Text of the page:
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We all struggle with names sometimes, especially if they’re relatively close to each other and occupy similar realms: The Hollywood Chrises come to mind, as do Lil Baby, Da Baby, and their infant kin. And right now, there’s another overlap in the world of film, but involving a much less common pair of names — the fairly British Garth and its Welsh cousin Gareth.
“There are too many Gareths and Garths” is a ridiculously silly statement to make, because there really aren’t all that many in the world compared to, say, Edwards or Marys. But in the realm of pop culture, there are enough to cause some level of confusion. While you might not have known any Garths or Gareths growing up (in real life, anyway), it’s a name that’s coming up fairly frequently right now, to the point where it’s worth reminding ourselves that there are multiple men with this name, all working on relatively recent projects.
Hence, this humble guide, which I have written theoretically as a public service, but more specifically as a way to keep myself from mixing these men up in the future, something I struggle with. Getting older means embracing one’s flaws, and in my case it means using the editorial needs of Consequence to sort out these Garths and Gareths once and for all. Please enjoy.
Gareth Edwards behind the scenes of The Creator, courtesy of Disney
Birthplace: Nuneaton, Warwickshire, England
Breakout Project: The 2010 film Monsters, which told a high-concept sci-fi story with Scoot McNairy and a pretty tiny budget.
Since Then… While Monsters was only a modest box office success, it was well-made enough for Gareth Edwards to be tapped for two high-profile projects: First, he directed the 2014 Godzilla, bringing some beautiful design qualities to the more austere giant lizard tale. Then, he filled in a key gap in the mythology of a galaxy far far away with Rogue One: A Star Wars Story (though, while his name remains on the film as director, future Andor showrunner Tony Gilroy oversaw reshoots on the final product). Now, he’s back with The Creator, an original story set in a not-too-distant future where AI has become an existential threat… or the potential salvation of humanity.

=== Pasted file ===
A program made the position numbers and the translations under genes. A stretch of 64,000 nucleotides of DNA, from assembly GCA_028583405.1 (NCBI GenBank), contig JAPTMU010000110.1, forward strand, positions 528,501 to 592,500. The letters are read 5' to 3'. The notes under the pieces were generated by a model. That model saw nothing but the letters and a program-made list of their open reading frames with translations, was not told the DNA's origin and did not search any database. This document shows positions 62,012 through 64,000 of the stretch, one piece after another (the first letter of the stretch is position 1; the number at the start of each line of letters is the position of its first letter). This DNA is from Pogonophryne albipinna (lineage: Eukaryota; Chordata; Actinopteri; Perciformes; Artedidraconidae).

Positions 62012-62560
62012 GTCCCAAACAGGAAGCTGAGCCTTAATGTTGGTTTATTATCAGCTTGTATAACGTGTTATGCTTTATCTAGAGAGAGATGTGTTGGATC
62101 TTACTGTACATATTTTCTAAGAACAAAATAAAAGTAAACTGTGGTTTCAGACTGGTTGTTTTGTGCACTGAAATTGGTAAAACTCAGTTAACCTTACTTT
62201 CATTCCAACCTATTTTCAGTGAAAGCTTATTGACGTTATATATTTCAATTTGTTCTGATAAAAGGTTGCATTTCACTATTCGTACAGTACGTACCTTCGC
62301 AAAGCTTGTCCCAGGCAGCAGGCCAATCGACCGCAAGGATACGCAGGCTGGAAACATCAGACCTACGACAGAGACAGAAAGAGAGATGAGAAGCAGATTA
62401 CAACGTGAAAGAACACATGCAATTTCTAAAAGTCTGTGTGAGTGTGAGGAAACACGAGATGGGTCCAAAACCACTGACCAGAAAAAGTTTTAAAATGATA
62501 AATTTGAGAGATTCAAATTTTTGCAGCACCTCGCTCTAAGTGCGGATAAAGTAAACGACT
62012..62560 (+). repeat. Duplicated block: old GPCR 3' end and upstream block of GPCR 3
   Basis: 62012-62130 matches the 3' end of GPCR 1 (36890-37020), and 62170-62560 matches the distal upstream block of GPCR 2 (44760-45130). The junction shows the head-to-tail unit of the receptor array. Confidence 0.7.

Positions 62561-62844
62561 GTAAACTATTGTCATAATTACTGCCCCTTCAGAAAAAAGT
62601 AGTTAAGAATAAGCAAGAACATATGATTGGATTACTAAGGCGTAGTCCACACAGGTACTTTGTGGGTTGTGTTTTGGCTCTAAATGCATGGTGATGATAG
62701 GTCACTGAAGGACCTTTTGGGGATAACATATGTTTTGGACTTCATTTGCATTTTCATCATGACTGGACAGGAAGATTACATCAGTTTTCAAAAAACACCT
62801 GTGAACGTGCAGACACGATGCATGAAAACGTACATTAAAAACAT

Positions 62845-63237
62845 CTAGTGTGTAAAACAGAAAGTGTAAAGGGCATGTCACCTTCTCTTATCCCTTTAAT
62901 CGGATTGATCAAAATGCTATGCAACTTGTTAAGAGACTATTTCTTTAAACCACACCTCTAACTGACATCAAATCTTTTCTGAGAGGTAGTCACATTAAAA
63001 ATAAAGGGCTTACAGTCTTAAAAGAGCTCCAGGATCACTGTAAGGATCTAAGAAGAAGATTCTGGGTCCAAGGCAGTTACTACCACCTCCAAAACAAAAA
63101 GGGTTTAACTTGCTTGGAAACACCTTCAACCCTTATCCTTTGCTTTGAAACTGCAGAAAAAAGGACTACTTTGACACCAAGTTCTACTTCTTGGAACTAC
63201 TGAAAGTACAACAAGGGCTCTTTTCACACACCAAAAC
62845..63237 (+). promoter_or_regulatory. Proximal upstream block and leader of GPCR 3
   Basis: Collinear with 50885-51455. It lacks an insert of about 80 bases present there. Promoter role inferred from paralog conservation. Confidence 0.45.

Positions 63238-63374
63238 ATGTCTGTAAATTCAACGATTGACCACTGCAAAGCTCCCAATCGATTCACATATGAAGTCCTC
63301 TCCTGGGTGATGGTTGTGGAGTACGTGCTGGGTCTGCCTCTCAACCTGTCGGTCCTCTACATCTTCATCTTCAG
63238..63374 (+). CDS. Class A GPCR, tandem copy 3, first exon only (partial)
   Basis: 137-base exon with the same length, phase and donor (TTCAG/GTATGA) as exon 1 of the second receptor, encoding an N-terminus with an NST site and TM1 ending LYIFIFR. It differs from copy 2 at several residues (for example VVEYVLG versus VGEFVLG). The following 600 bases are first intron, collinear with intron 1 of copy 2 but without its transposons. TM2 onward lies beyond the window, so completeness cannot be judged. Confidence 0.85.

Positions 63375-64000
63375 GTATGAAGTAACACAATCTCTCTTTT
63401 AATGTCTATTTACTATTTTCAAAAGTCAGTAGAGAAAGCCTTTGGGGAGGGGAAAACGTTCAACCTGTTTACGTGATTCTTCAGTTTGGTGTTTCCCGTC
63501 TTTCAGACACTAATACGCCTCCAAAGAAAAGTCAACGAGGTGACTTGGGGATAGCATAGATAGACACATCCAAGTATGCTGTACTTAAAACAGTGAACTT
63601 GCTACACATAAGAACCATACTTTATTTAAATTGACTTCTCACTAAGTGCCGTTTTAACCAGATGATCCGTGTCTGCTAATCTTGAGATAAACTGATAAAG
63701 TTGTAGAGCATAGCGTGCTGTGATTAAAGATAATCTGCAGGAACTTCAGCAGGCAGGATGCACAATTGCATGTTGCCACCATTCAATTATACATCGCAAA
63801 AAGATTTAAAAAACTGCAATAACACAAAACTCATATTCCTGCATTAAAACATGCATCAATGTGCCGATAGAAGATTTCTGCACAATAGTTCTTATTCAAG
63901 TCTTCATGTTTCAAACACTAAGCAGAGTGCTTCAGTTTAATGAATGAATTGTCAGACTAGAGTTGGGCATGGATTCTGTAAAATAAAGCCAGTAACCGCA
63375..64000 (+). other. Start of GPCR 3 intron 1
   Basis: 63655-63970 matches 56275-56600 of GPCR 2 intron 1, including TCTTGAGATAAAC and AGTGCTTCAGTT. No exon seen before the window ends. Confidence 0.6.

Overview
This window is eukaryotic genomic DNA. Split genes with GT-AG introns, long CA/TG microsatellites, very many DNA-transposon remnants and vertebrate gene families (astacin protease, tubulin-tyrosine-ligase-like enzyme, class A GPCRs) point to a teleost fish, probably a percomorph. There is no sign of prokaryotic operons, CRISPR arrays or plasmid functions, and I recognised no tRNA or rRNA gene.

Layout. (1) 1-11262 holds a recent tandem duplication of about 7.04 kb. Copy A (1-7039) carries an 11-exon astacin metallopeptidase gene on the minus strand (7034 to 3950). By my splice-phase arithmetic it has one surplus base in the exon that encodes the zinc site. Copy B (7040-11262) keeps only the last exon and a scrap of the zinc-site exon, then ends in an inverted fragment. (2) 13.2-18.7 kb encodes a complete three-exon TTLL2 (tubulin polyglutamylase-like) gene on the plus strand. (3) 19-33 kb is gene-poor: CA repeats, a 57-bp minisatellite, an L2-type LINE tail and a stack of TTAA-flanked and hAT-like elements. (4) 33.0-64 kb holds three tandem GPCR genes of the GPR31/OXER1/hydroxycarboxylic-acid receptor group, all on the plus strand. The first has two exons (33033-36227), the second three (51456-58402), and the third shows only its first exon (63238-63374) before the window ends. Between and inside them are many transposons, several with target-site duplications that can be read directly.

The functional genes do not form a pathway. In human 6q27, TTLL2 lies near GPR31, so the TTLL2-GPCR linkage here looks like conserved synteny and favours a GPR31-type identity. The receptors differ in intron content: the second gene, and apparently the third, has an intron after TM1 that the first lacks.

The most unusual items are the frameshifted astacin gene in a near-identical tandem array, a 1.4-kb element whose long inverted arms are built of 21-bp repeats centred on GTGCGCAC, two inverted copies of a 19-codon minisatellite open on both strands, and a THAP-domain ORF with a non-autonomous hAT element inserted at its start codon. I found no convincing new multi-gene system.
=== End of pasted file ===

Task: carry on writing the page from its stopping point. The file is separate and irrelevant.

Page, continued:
Why You Should Remember Him: While the future shape of his career will be no doubt affected by the success or failure of The Creator, there’s no denying that anyone who can get a major studio to greenlight an $80 million movie based on an original idea is some sort of dark wizard and/or in touch with deities more mighty than us mortals can comprehend. Okay, the actual story behind how Edwards conned this movie into existence is much less supernatural, but equally impressive. Whatever he does next, it’ll be worth paying attention to.
Garth Davis behind the scenes of Foe, courtesy of Amazon
Birthplace: Brisbane, Queensland, Australia
Breakout Project: While his first film wouldn’t be released until 2016, Garth Davis’s first big directing project was co-directing the first season of Jane Campion’s Top of the Lake in 2013.
Since Then… Davis’ 2016 film Lion became an awards season success story, followed by the underseen Mary Magdalene, starring Rooney Mara and Joaquin Phoenix. Like Edwards, he also has a new sci-fi film on the horizon — the low-budget Foe, starring Saoirse Ronan, Paul Mescal, and Aaron Pierre, which like The Creator is a future-set tale about technology, but on a much smaller scale.
Why He’s Important: Davis hasn’t had a wild career, but he has shown aptitude when it comes to working with actors on an intimate level, and Foe feels like it could be a sleeper hit this fall, if only on the basis of that very strong cast.
Gareth Evans at the 51st Sitges Film Festival, courtesy of Shutterstock
Birthplace: Hirwaun, Cynon Valley, Wales, UK
Breakout Project: After moving to Indonesia to work on a documentary, Evans developed an interest in pencak silat, an Indonesian martial art, and ended up making a series of action movies set in the country — the true breakout of which was the kinetically brutal The Raid (2011).
Since Then… Evans has continued making high-octane martial arts projects, including The Raid 2 and the Sky Atlantic/AMC series Gangs of London, which transplants his unique action stylings to a UK setting. (Evans stepped back for Season 2, which is disappointing given how much Season 1 benefits from his impressive fight scenes.)